As a great great great grandson of Brigham Young (he had 28 wives so many can make that claim) I so know thing or two about the religion. Sure it’s a religion that is not well know as it tends to keep it’s ordinances sacred. This of it as not casting one’s pearls before swine – Matt 7:6. (of course that can be a discussion in it’s own right). It is a religion that follows and tries to live by the teaching of Jesus. Granted they don’t take the “traditional” christian religion approach, the commitment to their believes are beyond approach. For the most part the LDS people are kind nice people that truly care for others. Sure their doctrine is unconventional, but if everyone tried to live up to their commandments, the world would be a much better place. And according to South Park – is the only religion that makes it to heaven (of course you can take that with a grain of salt). It is a religion that has no paid ministry and often opens it’s doors for others to use their facilities.

    As far as all those questions you mentioned, the reality is this a very pragmatic religion that really doesn’t delve into minutia. Gas mileage, vaccinations, private schooling, evolution, etc. are not main topics. Faith, prayer, baptism, repentance, forgiveness, are more of the weekly discussions.

    It is not surprising that a religion with strong “tradition” and “values” often has it’s members choosing a conservative political ideology, however there are also members that are much more progressive. Since LDS is a world wide religion, progressive members are more common in other countries, but the US is not one of them.

    Sure it’s a bit of a nutty religion, but really, what religion isn’t? Like you said, every religion acknowledges no other authority than it’s self.

    Oh, and this is important – Mitt Romney doesn’t represent the typical mormon. Most of us have more integrity than that.

  2. May 6, 2012 at 9:45 am

    The LDS Church is not like other Christian religions. How does it differ?

    1. It is secretive and reclusive relative to non-members.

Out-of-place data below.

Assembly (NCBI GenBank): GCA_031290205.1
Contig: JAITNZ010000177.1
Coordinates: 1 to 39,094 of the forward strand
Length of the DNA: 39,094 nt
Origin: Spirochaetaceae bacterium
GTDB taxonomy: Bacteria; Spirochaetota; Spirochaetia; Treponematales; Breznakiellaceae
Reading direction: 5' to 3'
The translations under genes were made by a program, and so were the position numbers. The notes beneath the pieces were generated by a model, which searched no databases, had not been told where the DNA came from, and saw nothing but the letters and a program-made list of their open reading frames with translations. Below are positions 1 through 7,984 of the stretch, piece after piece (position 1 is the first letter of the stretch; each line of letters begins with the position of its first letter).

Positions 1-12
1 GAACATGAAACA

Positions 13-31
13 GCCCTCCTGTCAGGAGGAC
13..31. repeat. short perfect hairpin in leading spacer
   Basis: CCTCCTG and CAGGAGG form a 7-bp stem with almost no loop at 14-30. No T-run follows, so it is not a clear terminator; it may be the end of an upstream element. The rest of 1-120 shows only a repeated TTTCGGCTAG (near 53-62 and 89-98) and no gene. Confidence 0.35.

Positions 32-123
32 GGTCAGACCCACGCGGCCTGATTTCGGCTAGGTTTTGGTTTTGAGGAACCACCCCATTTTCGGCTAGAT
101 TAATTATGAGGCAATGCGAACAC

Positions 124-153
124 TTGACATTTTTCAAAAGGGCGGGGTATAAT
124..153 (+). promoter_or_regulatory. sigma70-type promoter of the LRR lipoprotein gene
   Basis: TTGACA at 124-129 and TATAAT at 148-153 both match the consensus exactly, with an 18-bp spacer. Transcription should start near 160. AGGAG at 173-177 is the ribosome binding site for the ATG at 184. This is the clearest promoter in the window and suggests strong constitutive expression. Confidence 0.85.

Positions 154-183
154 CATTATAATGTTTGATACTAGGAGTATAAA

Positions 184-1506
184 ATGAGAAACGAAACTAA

2. It is authoritarian. (Compare Catholicism, which intends to be but generally fails in America.)
    3. It is financially powerful and controlling. (Tithing is mandatory and appears to be 100% achieved.)
    4. It is politically pragmatic. (e.g., elimination of polygamy, effective control of the state of Utah.)
    5. It is consistently successful and growing, with a world-wide missionary program involving all able members.

    The LDS Church is religion on steroids, it is serious religion. There’s no way a religion this serious can be eliminated from its member’s reasoning. What kinds of decisions might be affected? Shall we speculate?

    a. Environment. Pollution, power generation, emissions standards, gas-mileage standards. Should government shrink and leave those concerns to God?
    b. Medicine. What about vaccinations? Is that intervening with God’s will? Should end of life programs be left to organized religion and government programs for hospice eliminated? What about personhood legislation?
    c. Social programs. Eliminate Social Security and Medicare and relegate those matters to organized religion?
    d. Science. Is discussion of evolution heresy? Should theology be relevant to government funding of R&D?
    e. Education. Should public education be eliminated and replaced with private schooling mentored and funded by religious entities? Should evolution be eliminated as a proper topic?
    f. Defense. How will consideration of national religions or no religion, as in Pakistan, India, Iran or Israel, play a role in a Mormon president’s reasoning relative to initiating military actions by executive powers?

    I am no expert on the LDS religion. What I know of it is from Wikipedia and from having observed several acquaintances who were Mormons. The latter were straight-shooters all, impeccable in their behavior, models of clean living and proper comportment. But I do know that mixing religion and government is problematic, which is why the founders proscribed religious tests from government function. Religion’s realm is that of faith and, yes, superstition. Religion is tribal culture, and like all other religions the LDS Church acknowledges no other authority than itself on any subject. Think about that, and what it means about how its members view members of other religions.

    Please consider again the list of differences above, undoubtedly incomplete, and the potential of electing an adherent of that religion to the most important political office in the world. Jim is right to raise this topic and every voter should be concerned.